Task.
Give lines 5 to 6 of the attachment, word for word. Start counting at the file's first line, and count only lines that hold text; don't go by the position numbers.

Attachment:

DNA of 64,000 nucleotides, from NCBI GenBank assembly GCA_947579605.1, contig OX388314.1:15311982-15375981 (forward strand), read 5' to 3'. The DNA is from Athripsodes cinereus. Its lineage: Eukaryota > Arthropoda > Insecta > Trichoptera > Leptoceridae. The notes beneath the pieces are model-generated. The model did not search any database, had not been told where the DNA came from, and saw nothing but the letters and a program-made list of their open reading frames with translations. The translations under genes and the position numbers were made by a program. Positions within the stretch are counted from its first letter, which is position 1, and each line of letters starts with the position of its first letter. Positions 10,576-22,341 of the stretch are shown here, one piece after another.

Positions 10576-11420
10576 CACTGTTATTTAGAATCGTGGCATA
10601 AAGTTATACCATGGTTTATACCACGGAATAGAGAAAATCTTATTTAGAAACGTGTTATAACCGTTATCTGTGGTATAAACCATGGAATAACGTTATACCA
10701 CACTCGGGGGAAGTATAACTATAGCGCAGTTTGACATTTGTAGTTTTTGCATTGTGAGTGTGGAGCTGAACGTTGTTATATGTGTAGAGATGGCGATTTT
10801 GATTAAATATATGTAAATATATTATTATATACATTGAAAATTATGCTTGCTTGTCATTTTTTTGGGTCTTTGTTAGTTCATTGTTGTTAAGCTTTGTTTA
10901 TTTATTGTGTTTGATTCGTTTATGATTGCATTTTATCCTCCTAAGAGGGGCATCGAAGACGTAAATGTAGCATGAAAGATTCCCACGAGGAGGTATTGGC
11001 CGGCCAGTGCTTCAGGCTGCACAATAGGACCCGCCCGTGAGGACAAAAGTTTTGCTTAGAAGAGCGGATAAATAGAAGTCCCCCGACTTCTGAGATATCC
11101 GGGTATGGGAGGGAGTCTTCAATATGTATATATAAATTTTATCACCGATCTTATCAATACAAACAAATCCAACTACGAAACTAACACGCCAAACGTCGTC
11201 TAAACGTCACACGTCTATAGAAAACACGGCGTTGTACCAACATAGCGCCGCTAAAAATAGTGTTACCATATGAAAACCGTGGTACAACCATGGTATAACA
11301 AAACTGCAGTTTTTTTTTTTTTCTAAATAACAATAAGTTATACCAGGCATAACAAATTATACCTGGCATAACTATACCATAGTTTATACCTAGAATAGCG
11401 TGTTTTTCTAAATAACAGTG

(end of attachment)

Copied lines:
10701 CACTCGGGGGAAGTATAACTATAGCGCAGTTTGACATTTGTAGTTTTTGCATTGTGAGTGTGGAGCTGAACGTTGTTATATGTGTAGAGATGGCGATTTT
10801 GATTAAATATATGTAAATATATTATTATATACATTGAAAATTATGCTTGCTTGTCATTTTTTTGGGTCTTTGTTAGTTCATTGTTGTTAAGCTTTGTTTA